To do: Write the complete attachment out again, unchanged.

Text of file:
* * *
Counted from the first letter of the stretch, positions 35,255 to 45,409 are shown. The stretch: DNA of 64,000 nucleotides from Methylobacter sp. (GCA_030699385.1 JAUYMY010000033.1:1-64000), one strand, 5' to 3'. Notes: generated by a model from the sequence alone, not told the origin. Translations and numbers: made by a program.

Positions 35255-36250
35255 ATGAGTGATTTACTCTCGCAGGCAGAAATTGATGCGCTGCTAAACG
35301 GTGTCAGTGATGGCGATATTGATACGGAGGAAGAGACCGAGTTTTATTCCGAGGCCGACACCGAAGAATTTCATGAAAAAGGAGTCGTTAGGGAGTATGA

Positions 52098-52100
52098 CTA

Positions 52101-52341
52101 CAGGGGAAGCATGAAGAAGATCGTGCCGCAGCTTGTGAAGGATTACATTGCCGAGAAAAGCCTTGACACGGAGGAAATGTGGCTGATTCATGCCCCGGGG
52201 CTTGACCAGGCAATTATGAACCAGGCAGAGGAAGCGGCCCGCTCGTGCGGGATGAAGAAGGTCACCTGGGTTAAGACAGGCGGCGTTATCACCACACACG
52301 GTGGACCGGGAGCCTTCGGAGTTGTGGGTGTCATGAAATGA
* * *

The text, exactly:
Counted from the first letter of the stretch, positions 35,255 to 45,409 are shown. The stretch: DNA of 64,000 nucleotides from Methylobacter sp. (GCA_030699385.1 JAUYMY010000033.1:1-64000), one strand, 5' to 3'. Notes: generated by a model from the sequence alone, not told the origin. Translations and numbers: made by a program.

Positions 35255-36250
35255 ATGAGTGATTTACTCTCGCAGGCAGAAATTGATGCGCTGCTAAACG
35301 GTGTCAGTGATGGCGATATTGATACGGAGGAAGAGACCGAGTTTTATTCCGAGGCCGACACCGAAGAATTTCATGAAAAAGGAGTCGTTAGGGAGTATGA

Positions 52098-52100
52098 CTA

Positions 52101-52341
52101 CAGGGGAAGCATGAAGAAGATCGTGCCGCAGCTTGTGAAGGATTACATTGCCGAGAAAAGCCTTGACACGGAGGAAATGTGGCTGATTCATGCCCCGGGG
52201 CTTGACCAGGCAATTATGAACCAGGCAGAGGAAGCGGCCCGCTCGTGCGGGATGAAGAAGGTCACCTGGGTTAAGACAGGCGGCGTTATCACCACACACG
52301 GTGGACCGGGAGCCTTCGGAGTTGTGGGTGTCATGAAATGA